Ostghuta: The smell of fear and death

In the Syrian Ostghuta, everyone suffers. While the men try to film and photograph the suffering, the women of the world tell from life in the cellars.

Ostghuta: The smell of fear and death
Content
  • Page 1 — smell of fear and death
  • Page 2 — "We want to live wher or not regime likes it"
  • Page 3 — "I have survived and can write to you, thank God"
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    The independent Syrian organization women now for Development, which operates three women's centres in Ostghuta, issued a press release last week. The headline was: "International Women's Day under siege, chlorine gas and napalm".

    "Even from dark cellars and bunkers we get daily news, which inform us about situation and show strength and strength of women", says re. And, "We publish se reports and provide women with a platform to share ir fears, thoughts and hopes."

    While male photographers and cameramen capture images of suffering in Ostghuta, women tell stories behind it.

    With escalation of violence in Ostghuta, social media accounts of women now and many or Syrian NGOs have turned into news portals. and main suppliers of reports published re are women. "On this day, as we celebrate achievements of women," concludes press release, "We must not forget those who were forced into darkness."

    is a journalist from Idlib, Syria. She currently lives in London. In 2015, she was awarded a journalist of year by Reporters Without Borders, and in 2016 she was named a der100 most powerful Arab woman by magazine Arabian Business. Erhaim has been working for Institute for War and Peace reporting for four years and has trained more als100 Syrian citizen journalists. In a short film series "Syria's Rebellious women", Erhaim has Schwierigkeitendokumentiert with which women are confronted in rebel areas. She has also shot film "Syria Diaries", which shows war with eyes of women. © Private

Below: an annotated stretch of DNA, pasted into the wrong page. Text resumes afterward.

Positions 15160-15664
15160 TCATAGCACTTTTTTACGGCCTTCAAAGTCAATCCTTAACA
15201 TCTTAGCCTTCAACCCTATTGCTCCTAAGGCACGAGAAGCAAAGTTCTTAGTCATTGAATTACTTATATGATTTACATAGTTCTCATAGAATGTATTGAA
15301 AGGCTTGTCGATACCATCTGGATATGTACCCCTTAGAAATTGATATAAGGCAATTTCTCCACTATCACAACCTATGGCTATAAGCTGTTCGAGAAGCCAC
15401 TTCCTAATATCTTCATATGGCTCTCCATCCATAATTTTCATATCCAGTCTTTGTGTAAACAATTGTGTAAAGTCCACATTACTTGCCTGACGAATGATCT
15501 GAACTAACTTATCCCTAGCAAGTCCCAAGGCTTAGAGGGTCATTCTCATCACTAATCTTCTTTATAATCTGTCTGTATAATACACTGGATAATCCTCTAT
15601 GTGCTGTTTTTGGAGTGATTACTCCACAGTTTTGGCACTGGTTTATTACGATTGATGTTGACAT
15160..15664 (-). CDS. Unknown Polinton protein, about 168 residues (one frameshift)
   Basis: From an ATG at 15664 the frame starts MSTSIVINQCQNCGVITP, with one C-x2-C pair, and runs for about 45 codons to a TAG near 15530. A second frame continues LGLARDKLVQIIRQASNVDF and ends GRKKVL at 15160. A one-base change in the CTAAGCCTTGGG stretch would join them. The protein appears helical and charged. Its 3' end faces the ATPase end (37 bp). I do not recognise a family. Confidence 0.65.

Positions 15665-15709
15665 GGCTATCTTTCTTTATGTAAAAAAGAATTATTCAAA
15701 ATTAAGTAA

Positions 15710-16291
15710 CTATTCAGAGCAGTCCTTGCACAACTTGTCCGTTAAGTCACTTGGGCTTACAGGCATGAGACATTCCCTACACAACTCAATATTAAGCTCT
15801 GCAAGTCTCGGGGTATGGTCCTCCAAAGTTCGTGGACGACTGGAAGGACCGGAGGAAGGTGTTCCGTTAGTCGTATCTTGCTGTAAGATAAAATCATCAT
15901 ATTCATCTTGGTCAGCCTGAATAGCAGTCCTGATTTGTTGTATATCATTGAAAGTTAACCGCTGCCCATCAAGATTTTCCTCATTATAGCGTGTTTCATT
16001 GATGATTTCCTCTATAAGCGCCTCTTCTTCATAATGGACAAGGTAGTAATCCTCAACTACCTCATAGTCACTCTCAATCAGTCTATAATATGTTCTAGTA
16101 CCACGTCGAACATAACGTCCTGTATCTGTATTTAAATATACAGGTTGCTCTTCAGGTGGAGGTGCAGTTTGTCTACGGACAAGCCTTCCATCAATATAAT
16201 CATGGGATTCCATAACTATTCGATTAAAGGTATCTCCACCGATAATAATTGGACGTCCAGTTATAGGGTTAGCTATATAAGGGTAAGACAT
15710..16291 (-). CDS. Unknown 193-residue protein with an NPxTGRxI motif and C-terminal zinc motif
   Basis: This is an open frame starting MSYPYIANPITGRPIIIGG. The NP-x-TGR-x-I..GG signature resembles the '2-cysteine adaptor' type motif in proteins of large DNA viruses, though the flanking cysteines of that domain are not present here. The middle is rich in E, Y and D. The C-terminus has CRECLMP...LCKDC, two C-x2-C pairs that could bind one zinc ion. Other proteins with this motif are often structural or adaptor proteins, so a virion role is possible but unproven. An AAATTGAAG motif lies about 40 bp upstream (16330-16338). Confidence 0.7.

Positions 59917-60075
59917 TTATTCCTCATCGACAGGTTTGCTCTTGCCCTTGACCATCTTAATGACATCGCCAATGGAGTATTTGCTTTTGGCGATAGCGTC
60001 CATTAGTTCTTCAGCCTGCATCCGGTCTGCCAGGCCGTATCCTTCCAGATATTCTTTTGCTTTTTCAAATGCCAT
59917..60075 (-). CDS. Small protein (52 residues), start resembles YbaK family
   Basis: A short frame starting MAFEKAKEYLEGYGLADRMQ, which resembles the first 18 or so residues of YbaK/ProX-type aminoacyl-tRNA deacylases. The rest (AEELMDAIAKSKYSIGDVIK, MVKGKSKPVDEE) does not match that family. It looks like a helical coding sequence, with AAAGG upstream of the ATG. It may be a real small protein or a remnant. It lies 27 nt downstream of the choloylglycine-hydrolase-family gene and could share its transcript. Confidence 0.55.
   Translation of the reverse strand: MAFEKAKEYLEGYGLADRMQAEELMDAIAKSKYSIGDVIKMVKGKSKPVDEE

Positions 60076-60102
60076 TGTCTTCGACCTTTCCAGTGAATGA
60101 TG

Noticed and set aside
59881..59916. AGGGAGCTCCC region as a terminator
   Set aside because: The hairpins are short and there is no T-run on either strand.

In mid-February, Syrian regime under President Bashar al-Assad, toger with its Russian allies, began a brutal offensive to recapture Ostghuta, in which more than 1,000 people died so far. Ostghuta lies ten kilometres from Damascus and is one of last areas in rebel hands. For almost five years, it was under siege by regime. The situation of nearly 400,000 people, which are still trapped in Ostghuta, is worsened daily by ongoing bombardment and lack of food, drinking water and medicine. Many women and children are trapped in underground shelters, without sunlight and most important things. But despite misery, women of Ostghuta care for ir own and for or children – and share horrors that y and ir neighbors experience through social media with world.

    Time Online

    One of se women is Nivin Hotary, an activist who leads a public diary on Facebook, out of an underground makeshift bunker, which she calls " prison". On March 8th, or after her time "day 18 in basement", she wrote: "My greetings go to all women of World on International Women Day, my condolences to our wives for such a shameful world."

    Just a few months ago, few Syrians knew ir name. Now your posts and reports are present in all newsfeeds, even international media regularly quote.

    Faten Abu Fares, 54, is also an activist in Ostghuta. On same day that Nivin posted her message on women's days, she was injured by a bomb splinter. Faten has a bachelor's degree in English literature from University of Damascus, but for four years she has been running a kind of public kitchen in district of Harasta. There she cooks, runs farm, buys supplies and drives around with a flatbed truck to bring help to needy.

    Even now, when most people in Ostghuta hide in cellars and shelters, y all know that fate is cooking for m and risking ir lives to provide food for needy. Even after her injury, Faten was in her kitchen again next day despite bandages.

    Updated Date: 15 March 2018, 12:02

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